The plot was good, not so many twists but you get even more information and more of a feel about the perpetrator in this one, a better sense of the why. Although it wasn't complicated, I really loved how it all came down. Ariel was perfectly added as the last 'victim', and I'm glad Eve connected with her on some level. Although only a 'temporary character', I really hope to see her again in a future novel.

What Eve asked Roarke to do - stepping 'over the line' as she did, I wholeheartedly agreed with and would have done the same in her position. I won't go into further detail as it would spoil the ending, but I was more than glad of it. You'll understand what I mean when you read it.
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3.0 out of 5 stars SO-SO Nov. 24 2007
By Schatze
I have to agree with the previous reviewer not one of the better books. But Nora's 'not so great' is still good I think though she is so good that her fans expect a superb book each time and that's just not possible. This book was ok but to be perfectly honest nothing really stood out. The argument between Feeney & Eve was so lame I was like what is the fuss. Roarke and Eve were back on track lovey dovey and some of the lines Nora gives them makes me roll my eyes P-L-E-A-S-E only in books and the movies do people talk like this but oh well.....I wonder who ran Roarkes business while he was in the 'war room' with Eve & crew?? We had the obligatory Mavis visit of course, Nadine getting the inside scoop which again is odd I mean why isn't this causing a big flack with other press people it's pure favoritism.
I do feel that one book is usually quite great then the next blah and this has been going on for awhile now and I'm moreorless expected this one not to be that great since the last one was quite good.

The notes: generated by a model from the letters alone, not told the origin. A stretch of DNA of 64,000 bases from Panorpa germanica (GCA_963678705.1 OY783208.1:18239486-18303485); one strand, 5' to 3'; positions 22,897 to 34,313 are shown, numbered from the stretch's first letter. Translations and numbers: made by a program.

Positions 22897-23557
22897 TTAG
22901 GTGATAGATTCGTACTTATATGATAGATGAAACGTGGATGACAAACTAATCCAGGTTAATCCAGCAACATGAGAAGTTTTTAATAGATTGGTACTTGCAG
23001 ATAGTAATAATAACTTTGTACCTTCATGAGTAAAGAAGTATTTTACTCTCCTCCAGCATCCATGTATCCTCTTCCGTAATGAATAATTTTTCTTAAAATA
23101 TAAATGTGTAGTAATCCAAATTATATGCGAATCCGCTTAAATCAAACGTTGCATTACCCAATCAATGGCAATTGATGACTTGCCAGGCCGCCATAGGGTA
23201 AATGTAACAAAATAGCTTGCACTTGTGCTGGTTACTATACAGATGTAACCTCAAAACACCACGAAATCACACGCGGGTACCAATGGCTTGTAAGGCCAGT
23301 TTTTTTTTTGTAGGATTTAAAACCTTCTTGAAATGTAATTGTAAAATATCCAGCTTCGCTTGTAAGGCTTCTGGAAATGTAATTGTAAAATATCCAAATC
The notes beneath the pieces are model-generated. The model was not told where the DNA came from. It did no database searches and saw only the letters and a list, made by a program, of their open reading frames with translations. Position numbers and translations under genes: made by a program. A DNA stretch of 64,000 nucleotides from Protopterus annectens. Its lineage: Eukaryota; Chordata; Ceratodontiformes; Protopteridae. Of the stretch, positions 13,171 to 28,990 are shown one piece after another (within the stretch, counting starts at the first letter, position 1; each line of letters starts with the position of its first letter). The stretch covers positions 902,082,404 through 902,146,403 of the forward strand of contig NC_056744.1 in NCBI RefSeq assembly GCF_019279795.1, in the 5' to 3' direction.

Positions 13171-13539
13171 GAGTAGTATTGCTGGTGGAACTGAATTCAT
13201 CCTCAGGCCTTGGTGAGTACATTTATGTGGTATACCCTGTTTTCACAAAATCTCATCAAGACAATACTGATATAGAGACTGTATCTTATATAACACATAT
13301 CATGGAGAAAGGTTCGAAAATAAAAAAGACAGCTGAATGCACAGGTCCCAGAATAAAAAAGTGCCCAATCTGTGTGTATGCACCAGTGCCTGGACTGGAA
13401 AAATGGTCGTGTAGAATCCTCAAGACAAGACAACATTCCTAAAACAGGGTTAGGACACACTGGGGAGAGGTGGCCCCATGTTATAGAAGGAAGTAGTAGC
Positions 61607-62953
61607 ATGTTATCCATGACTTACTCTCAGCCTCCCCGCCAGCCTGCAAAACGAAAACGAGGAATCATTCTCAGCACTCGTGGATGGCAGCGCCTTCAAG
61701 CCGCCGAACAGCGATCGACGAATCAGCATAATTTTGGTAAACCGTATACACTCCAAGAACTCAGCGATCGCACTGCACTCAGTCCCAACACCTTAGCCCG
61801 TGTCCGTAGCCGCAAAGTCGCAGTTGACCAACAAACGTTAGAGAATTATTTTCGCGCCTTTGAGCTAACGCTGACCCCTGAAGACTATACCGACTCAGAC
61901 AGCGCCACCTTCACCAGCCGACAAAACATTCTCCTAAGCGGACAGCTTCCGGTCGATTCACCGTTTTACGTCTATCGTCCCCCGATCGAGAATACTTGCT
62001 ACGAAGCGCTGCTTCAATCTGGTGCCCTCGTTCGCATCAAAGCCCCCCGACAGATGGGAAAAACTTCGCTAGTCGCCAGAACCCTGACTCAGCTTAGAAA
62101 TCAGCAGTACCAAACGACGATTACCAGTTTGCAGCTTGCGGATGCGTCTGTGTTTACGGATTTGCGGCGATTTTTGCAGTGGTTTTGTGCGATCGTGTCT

I do feel, and I have been a enormous fan of the death books, that they are getting stale. Cause we know about Eve's background and Roarkes so that aspect is done with so all is left is the murder cases with little personal bits in there so maybe it's only natural that this would be the way it is cause after all she's been writing this series since 1995 even though the actual span of the books is about 2 years which I never understood but that's how it is.
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Most Helpful Customer Reviews on (beta) 4.4 out of 5 stars  181 reviews
57 of 68 people found the following review helpful
5.0 out of 5 stars Latest installment satisfyingly up to the best of this fine series Nov. 6 2007
By R. B. Bernstein - Published on
J. D. Robb's "in Death" series of futuristic mysteries featuring Lt. Eve Dallas of the NYPSD should be much better known, for Robb has managed to meet the rigorous standard set and defined by the greatest writer of science-fiction mysteries, Isaac Asimov. This latest volume, CREATION IN DEATH, is no exception, and ranks among the best of this fine series.

Robb is remarkably skilled at creating a future world -- New York City in 2060, after the "Urban Wars" (which feature well in the plot). She also creates believable characters of all kinds -- heroes, villains, supporting players, and extras -- to inhabit this convincing setting. She never resorts to springing information on the reader without which he or she can't solve the case; everything is carefully and painstakingly set up with total fairness. Also, she never resorts to gimmickry to solve crimes or to save heroes from certain doom. These are first-rate mysteries, first-rate science-fiction novels, and the romantic suspense elements are neatly woven into the story.

This is a serial-killer novel in which the killer is terrifyingly real, with motivations and attitudes that are at once alien to "normal" people yet one klick away from the range of behaviors and attitudes we all have seen or read about in people, normal and abnormal. The suspense is sustained so that this reader, at least, had to put the book aside at 2:00 a.m. to get some sleep when only 60 pages or so from the end. And it bears re-reading.